What: Shares of Skechers (NYSE:SKX) sped past the competition last year, jumping 64%, according to data from S&P Capital IQ. The company's attempts to develop its own niche in fashionable casual footwear has paid off, but the stock got ahead of itself in the second half of the year, as the chart below shows. 

SKX Chart

SKX data by YCharts

So what: Sportswear companies were big winners last year, as Nike and Under Armour both handily outperformed the market, and Skechers jumped by riding the athleisure trend and by filling a niche in footwear that is often overlooked by other sneaker makers. Until last summer, the stock had steadily risen for nearly four years, but it exploded in the first half of 2015 as the market finally seemed to take notice.

The stock first got a boost in 2015 when it jumped 7% on Feb. 12 after beating revenue estimates in its fourth-quarter 2014 report. Sales had jumped 26.4% in the period to $569.7 million, soaring past analysts' prediction of $542.7 million. 

The following earnings report was equally upbeat. The company soared past estimates, posting split-adjusted EPS of $0.37 against estimates of $0.34, while revenue jumped 40%. The stock jumped 15% as a result. Management credited the company's effort to expand its demographic reach with new styles and marketing, targeting tweens and teens, especially with its sponsorship from pop singer Demi Lovato.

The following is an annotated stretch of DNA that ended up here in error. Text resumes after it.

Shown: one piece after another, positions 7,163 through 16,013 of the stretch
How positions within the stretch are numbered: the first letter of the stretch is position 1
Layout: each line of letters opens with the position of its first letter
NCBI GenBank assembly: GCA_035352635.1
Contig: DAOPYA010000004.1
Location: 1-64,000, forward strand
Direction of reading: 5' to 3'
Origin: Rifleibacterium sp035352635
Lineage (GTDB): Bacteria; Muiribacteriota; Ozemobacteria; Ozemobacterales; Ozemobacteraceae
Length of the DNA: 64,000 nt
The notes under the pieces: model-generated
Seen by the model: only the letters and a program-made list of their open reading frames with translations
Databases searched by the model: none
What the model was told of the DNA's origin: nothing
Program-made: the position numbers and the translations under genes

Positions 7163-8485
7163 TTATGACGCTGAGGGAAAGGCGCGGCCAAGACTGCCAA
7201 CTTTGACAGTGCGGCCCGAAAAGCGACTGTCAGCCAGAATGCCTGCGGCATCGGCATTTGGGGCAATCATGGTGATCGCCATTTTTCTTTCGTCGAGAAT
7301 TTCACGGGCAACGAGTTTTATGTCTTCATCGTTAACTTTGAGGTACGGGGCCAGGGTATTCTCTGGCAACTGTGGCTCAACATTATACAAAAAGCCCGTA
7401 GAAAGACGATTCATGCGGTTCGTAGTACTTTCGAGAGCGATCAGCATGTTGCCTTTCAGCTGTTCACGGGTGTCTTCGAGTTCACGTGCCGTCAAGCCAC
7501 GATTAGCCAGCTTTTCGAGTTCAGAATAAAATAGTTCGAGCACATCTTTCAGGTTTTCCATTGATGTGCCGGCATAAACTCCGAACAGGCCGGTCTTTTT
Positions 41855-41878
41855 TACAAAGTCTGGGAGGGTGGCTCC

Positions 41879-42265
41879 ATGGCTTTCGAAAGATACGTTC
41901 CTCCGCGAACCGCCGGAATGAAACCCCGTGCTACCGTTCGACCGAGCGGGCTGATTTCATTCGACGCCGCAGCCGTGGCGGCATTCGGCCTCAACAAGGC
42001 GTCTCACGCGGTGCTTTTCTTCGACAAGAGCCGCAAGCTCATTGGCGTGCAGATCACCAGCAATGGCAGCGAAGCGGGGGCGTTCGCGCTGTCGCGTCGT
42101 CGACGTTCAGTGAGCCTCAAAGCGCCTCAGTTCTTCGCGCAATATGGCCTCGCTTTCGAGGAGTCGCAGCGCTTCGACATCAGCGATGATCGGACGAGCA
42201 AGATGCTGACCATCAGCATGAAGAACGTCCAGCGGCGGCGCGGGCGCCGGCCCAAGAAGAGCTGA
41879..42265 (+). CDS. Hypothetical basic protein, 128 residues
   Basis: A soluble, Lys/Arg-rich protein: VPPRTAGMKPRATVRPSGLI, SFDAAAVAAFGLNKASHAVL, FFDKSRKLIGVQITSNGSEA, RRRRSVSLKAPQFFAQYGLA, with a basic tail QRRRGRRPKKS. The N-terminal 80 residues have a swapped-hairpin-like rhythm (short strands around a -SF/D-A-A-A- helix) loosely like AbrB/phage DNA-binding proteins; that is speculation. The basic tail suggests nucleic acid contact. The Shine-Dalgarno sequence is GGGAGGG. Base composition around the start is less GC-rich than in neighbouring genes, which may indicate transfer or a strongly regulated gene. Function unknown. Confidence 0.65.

The second-quarter report sent the stock even higher as revenue jumped 36% and profits more than doubled, crushing estimates. But after pulling a bit with the market in August, shares crumbled when Skechers' third-quarter report came up short. Its results were still strong as sales grew 27%, but the company missed badly on top and bottom lines, sending the stock down near a third.

Now what: Going into 2016, Skechers seems like a bargain based on its reasonable P/E of 19 and a strong projected growth rate -- analysts are expecting per-share earnings to jump 40%. Though shares have already collapsed once, the stock should bounce back if the shoe company can deliver on those forecasts.